This is a response to "Does God Exist," a debate between Dr. Victor Stenger and William Lane Craig, which can be found here: http://www.youtube.com/watch?v=EjOs62PJciI&sns=em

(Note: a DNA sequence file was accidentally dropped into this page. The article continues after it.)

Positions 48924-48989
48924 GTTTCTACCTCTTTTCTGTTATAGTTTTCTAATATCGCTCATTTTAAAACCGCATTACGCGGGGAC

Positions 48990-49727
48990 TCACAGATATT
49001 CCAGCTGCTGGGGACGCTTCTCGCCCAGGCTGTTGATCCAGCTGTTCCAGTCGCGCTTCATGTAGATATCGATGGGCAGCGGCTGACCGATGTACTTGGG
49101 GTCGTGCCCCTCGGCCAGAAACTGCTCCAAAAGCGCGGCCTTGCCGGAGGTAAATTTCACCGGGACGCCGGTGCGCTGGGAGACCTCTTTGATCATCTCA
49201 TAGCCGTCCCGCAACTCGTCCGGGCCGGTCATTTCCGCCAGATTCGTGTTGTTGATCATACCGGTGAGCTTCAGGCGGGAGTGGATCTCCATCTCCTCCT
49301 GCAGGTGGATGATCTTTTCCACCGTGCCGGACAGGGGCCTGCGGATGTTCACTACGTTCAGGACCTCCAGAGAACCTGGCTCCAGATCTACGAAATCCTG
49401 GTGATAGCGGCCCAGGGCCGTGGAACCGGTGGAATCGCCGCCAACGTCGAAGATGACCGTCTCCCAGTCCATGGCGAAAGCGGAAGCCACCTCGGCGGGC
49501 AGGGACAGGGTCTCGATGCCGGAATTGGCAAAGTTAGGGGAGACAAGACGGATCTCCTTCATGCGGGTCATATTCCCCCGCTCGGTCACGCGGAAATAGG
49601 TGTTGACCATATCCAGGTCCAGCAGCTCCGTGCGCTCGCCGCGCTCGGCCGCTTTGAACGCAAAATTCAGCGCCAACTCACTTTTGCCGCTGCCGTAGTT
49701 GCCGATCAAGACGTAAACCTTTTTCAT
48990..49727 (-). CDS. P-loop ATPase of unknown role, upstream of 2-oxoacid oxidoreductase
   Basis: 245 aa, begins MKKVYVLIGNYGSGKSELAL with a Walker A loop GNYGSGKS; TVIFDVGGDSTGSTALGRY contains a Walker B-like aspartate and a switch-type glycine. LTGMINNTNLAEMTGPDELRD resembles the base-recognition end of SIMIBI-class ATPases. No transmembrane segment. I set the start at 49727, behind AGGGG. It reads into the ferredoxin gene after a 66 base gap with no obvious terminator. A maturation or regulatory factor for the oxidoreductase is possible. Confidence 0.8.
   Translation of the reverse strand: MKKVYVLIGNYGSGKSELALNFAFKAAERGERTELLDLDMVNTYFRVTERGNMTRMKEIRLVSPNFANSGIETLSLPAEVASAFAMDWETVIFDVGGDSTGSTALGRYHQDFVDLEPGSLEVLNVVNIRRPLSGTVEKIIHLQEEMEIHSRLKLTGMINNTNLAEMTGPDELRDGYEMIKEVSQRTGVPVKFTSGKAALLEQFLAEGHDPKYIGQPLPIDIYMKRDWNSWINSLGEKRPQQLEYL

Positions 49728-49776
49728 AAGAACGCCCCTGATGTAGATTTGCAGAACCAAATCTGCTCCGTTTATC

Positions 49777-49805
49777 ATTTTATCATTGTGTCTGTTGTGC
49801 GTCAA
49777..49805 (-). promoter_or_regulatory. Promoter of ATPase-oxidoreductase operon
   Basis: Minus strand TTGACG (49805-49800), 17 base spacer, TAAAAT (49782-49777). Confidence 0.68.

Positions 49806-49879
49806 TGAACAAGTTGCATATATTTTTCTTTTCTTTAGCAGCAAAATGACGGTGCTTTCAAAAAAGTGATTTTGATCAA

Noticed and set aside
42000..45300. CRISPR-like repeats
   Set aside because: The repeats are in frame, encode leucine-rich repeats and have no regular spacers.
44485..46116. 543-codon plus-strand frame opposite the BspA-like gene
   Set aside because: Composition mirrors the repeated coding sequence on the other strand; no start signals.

I am frankly amazed that Craig decided to use the thoroughly debunked ontological argument right off the bat. At the beginning of the debate, Craig employs a recycled version of Anselm of Canterbury's ontological argument. Recall that Anselm's argument begs the question insomuch as it begs to be granted what it should be proving. Craig's version of the argument is that if it is possible for a maximally great being to exist, then there must be a possible world where that being exists, and if so, this being must exist in all worlds because it is maximally great; therefore, God exists in this world. He further posits that a maximally powerful, all-knowing, maximally good being is coherent, and therefore, possible (why not posit a maximally powerful but evil being that works in mysterious ways, allowing good in the world in order to draw out our suffering? ). Now allow me to clear away the procryptic camouflage to reveal the quivering fallacy lurking underneath. Craig's argument can be summarized as follows: There is no objective, testable evidence for God, but Craig thinks there is a non-zero chance that a maximally great entity exists. And if we grant that such a being is possible, then presto!--God exists. I'm sorry Craig, but you can not simply will things into being by believing in them hard enough. The contents of reality do not depend for their existence on human opinion. The universe could care less what people believe. You can believe that the Jabberwocky is possible, but unless there is empirical evidence for such a thing, it is an empty name, i.e., we have not established that such a thing actually exists. Imagining a thing and then saying that you believe there is a non-zero chance that it exists fails as an argument for the existence of the thing in question. Purest imagination does not equal reality. What a horrifying world it would be if the trillions of things that can be imagined were real by virtue of our ability to conceive of them! And this is the problem with Craig's armchair philosophy. His logic is not grounded in reality. A logical inference is considered deductively valid if the conclusion follows necessarily from the premises, but an inference is only considered "sound" if the premises are true. And the truth value of the premises must necessarily be anchored in empirical reality if a logical argument is to say anything meaningful about the observable world. That means going out and looking at the evidence. Otherwise, you run the risk of having lots of neat, valid, but wholly meaningless statements about the world you've imagined in your head whilst munching on bonbons in your armchair and pronouncing on reality ex cathedra.